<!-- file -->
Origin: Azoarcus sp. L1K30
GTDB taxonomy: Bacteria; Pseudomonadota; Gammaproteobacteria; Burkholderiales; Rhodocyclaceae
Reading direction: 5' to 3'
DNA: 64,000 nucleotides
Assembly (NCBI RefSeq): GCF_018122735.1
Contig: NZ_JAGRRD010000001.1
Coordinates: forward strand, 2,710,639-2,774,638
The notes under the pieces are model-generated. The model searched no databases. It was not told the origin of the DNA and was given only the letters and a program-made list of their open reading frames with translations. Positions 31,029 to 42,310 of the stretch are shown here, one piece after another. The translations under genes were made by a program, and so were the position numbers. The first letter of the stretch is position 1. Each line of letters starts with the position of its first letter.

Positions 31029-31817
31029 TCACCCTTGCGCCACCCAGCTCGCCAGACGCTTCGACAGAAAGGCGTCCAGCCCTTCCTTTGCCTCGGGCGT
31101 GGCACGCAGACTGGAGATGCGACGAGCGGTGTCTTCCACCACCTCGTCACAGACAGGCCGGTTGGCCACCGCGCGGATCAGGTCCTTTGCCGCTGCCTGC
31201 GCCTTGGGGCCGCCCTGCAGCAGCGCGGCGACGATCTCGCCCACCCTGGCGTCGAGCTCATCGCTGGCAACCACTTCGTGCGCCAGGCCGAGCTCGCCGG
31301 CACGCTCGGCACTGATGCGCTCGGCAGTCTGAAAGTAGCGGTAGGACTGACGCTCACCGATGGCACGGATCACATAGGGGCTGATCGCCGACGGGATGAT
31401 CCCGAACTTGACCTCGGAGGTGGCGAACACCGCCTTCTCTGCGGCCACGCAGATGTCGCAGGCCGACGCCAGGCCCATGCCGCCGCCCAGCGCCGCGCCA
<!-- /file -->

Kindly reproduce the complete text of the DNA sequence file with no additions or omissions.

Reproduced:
Origin: Azoarcus sp. L1K30
GTDB taxonomy: Bacteria; Pseudomonadota; Gammaproteobacteria; Burkholderiales; Rhodocyclaceae
Reading direction: 5' to 3'
DNA: 64,000 nucleotides
Assembly (NCBI RefSeq): GCF_018122735.1
Contig: NZ_JAGRRD010000001.1
Coordinates: forward strand, 2,710,639-2,774,638
The notes under the pieces are model-generated. The model searched no databases. It was not told the origin of the DNA and was given only the letters and a program-made list of their open reading frames with translations. Positions 31,029 to 42,310 of the stretch are shown here, one piece after another. The translations under genes were made by a program, and so were the position numbers. The first letter of the stretch is position 1. Each line of letters starts with the position of its first letter.

Positions 31029-31817
31029 TCACCCTTGCGCCACCCAGCTCGCCAGACGCTTCGACAGAAAGGCGTCCAGCCCTTCCTTTGCCTCGGGCGT
31101 GGCACGCAGACTGGAGATGCGACGAGCGGTGTCTTCCACCACCTCGTCACAGACAGGCCGGTTGGCCACCGCGCGGATCAGGTCCTTTGCCGCTGCCTGC
31201 GCCTTGGGGCCGCCCTGCAGCAGCGCGGCGACGATCTCGCCCACCCTGGCGTCGAGCTCATCGCTGGCAACCACTTCGTGCGCCAGGCCGAGCTCGCCGG
31301 CACGCTCGGCACTGATGCGCTCGGCAGTCTGAAAGTAGCGGTAGGACTGACGCTCACCGATGGCACGGATCACATAGGGGCTGATCGCCGACGGGATGAT
31401 CCCGAACTTGACCTCGGAGGTGGCGAACACCGCCTTCTCTGCGGCCACGCAGATGTCGCAGGCCGACGCCAGGCCCATGCCGCCGCCCAGCGCCGCGCCA